Top 10 local tips

01 Miami is huge and taxis are pricey, so ride-sharing apps like Lyft or Uber are advisable, as they're less than half the price. For South Beach, hire bikes ­— or buses are a cheap, easy option.

02 Yes, this is a hot city, but locals love their air con. Don't go out without layers.

03 Umbrellas are another essential, thanks to the tropical climate.

04 Up early? Join the locals for the 7am free daily yoga classes on South Beach itself (at Third Street level). Borrow a mat from your hotel and bring a donation for the teacher.

05 Miami's Cuban influence shines through in its coffee. Seek out a sweet, strong cafecito at hole-in-the-wall joints around town.

06 South Beach's art deco architecture is like nowhere on Earth. Don't forget the residential streets, either.

07 South Beach may be huge, but it's often packed. For a quieter experience, go south of Fifth Street, or north of 23rd.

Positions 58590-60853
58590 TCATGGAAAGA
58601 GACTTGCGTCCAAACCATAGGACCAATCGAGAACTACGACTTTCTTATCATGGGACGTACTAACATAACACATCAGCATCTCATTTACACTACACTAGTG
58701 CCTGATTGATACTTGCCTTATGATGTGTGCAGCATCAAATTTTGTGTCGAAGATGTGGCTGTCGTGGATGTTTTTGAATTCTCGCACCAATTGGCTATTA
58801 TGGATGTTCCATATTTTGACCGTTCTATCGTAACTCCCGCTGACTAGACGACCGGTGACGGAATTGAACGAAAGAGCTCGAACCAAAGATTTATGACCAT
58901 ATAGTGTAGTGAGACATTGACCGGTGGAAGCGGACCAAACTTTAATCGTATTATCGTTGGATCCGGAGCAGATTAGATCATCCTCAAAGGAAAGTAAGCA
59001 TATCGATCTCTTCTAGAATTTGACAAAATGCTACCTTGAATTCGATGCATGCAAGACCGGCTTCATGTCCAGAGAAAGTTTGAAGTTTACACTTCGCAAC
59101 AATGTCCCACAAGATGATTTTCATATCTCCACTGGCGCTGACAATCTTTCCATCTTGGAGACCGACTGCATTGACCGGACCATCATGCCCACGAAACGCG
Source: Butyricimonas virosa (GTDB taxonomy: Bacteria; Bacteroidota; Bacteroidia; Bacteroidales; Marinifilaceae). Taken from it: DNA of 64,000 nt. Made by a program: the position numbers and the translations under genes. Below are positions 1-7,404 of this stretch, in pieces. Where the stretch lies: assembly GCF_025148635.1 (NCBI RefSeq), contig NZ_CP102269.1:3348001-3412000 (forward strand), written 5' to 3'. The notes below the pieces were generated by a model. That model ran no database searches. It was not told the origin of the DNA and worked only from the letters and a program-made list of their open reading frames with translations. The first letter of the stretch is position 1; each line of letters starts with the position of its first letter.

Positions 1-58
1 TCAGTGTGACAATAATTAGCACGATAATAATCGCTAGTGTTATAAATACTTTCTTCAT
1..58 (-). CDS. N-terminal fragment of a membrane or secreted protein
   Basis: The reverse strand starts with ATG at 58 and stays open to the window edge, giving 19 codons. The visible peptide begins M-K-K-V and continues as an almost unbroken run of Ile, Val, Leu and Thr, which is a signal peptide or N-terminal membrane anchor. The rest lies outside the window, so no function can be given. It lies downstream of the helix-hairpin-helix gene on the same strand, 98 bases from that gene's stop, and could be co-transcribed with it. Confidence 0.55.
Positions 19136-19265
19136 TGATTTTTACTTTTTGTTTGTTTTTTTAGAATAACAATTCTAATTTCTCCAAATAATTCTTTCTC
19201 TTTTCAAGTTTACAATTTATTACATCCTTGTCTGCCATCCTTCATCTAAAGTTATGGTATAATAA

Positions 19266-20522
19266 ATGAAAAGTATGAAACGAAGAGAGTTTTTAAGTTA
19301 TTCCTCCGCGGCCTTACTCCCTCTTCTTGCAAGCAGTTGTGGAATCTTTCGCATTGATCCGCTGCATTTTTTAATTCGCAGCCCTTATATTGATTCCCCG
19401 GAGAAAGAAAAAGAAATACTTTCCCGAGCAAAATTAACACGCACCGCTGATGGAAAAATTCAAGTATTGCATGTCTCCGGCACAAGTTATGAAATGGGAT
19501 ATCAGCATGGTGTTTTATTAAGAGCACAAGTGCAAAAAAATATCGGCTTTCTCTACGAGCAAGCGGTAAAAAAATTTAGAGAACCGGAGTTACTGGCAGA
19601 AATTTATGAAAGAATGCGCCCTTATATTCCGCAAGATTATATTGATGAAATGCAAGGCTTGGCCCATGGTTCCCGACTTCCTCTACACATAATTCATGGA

08 Avoid the restaurants touting for business on Ocean Drive — however good the 'deal' looks, there are always better places to eat.

09 Miami is particularly disability-friendly, and the city offers free 'beach wheelchairs' that navigate sand and even water.

10 If you plan to hop between South Beach and Downtown, it's worth buying a ticket for one of the tour bus loops — unlimited city-wide for 48 hours.

More info

Books: Miami, by Joan Didion (out of print but available online).
Time Out Miami & the Florida Keys. RRP: £12.99.
On screen: Countless films and TV shows have been shot here, from Scarface and There's Something About Mary to Dexter and Miami Vice.
Places mentioned: Sense Beach House.
Loews Miami.

How to do it
Travelbag has four nights, room-only, at the Loews Miami Beach Hotel, including flights from Heathrow with Virgin Atlantic from £1,259 per person.

Published in the April 2016 issue of National Geographic Traveller (UK)